To many, the outward expansion of humanity into the cosmos is inevitable. It seems that a portion of our population is (and has always been) innately possessed of a drive toward the frontier, wherever that might be at the time…
The Antarctic exploration ship Endurance locked in ice, 1915. (Credit: The Royal Collection/2009 Her Majesty Queen Elizabeth II)
Whether venturing to the New World, exploring the farthest reaches of the Earth’s poles, probing the abyssal oceanic depths, or rocketing our way to the Moon – there have always been people who have emerged with the deep-seated desire to expand our horizons. The exercise reaps clear benefits to our cultures, our societies, and our knowledge of the universe at large, and some part of our ancient psyche knows it. As Johannes Kepler eloquently put it (nearly four centuries ago!):
“When ships to sail the void between the stars have been invented there will also be men who come forward to sail those ships.”
Clearly, the problem with exploration hasn’t historically been finding the desire to explore. It’s been finding the commercial incentive.
Human exploration is necessarily expensive; by definition it is set away from convenience, requiring feats of transportation and logistics no matter the era. Even more than survival on the frontier, history has shown that convincing financiers that the endeavor is a worthwhile (and often, also potentially lucrative) one has been an explorer’s paramount challenge.
So sits the human exploration of space today – idling on the runway. Technologically, we are capable of venturing outward, well beyond the Earth. Many of the risks of the space environment are now (at least partially) known, and we’ve nearly completed the first-order exploration of all of the major bodies of the Solar System.
We’re ready to start getting out there. We just need to find an economically-compelling reason to get out there.
Space tourism will help further the technology needed to expand our footprint into space, but such trips will be initially limited to those seeking largely intangible returns. And, while there are fairly obvious economic and environmental benefits to utilizing extraterrestrial resources, we lack the infrastructure to justify the incredible expense of making a practical go of it. We need something with a narrower field of view – something to help us build the first waystations that will open the doors to commerce off-world.
As it so happens, the space policy think tank Space Settlement Institute has developed such a plan. -And it just might work. Called the “Space Settlement Initiative,” it floats the idea (so-to-speak) of turning percieved international space law on its head by challenging the U.S. Congress to recognize the ownership of land on the Moon and Mars (or any other extraterrestrial body) by those who “settle” it (read: physically visit and claim). This ownership, in turn, could be bought and sold on Earth.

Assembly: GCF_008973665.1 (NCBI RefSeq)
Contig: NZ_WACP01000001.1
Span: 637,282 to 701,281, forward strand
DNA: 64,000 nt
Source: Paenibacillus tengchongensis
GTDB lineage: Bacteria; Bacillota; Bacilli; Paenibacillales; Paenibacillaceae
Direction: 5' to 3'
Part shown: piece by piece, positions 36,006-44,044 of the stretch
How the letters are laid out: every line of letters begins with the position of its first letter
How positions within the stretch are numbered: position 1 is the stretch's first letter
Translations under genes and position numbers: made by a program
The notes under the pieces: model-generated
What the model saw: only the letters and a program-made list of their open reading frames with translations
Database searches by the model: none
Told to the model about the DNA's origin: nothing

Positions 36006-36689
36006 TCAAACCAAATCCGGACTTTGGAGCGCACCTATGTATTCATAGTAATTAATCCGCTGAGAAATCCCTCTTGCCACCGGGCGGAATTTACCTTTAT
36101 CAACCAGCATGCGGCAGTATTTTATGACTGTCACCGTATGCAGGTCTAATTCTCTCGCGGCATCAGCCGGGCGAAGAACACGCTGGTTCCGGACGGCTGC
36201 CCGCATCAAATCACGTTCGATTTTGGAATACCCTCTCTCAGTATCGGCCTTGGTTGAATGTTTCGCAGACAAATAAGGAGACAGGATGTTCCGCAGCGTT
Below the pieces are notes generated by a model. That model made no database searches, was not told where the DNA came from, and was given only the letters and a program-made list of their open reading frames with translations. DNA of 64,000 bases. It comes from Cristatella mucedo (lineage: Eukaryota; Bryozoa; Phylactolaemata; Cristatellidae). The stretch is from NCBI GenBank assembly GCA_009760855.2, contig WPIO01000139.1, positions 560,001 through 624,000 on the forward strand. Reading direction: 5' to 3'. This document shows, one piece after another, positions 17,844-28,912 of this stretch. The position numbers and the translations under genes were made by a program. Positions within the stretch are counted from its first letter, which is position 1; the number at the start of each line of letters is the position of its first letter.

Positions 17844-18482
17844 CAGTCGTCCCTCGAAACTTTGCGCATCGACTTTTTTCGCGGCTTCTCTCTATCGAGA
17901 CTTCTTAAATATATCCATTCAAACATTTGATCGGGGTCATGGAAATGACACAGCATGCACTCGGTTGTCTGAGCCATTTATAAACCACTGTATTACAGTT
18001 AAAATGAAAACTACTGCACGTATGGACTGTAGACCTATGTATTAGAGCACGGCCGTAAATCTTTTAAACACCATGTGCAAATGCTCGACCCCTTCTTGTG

View of the Taurus-Littrow Apollo 17 landing site, 7-19 Dec. 1972. (Credit: NASA)
Suddenly, extraterrestrial commerce is in full swing, with lunar and Martian land being optioned, sold, and traded just as mineral rights attached to land a person has never seen are regularly incorporated into his or her investment portfolio. Now, the business model for building the initial waystations and transportation systems to Low Earth Orbit, Lunar Orbit, and the lunar surface is baited with the very real return of saleable physical property.
Various uses have been proposed for extraterrestrial land, from ecosystem lifeboats and knowledge repositories to low-gravity retirement communities. Were the Space Settlement Institute’s plan to be adopted and a pioneer to venture out and stake a claim, each of these uses would suddenly have potentially real locations with a demonstrated means of transportation.
-And as we know, it’s a short period of time between when new locations show up on our maps and when we find a way to reach them.
I’m totally jazzed by this idea. It seems to me that all the plan needs in order to gain traction is steady promotion to Congressional leaders, policy-makers, potential venture capitalists, and the public. Who knows? If they’re right, perhaps the next Rockefeller will be made in the pursuit of lunar real-estate.
Food for thought.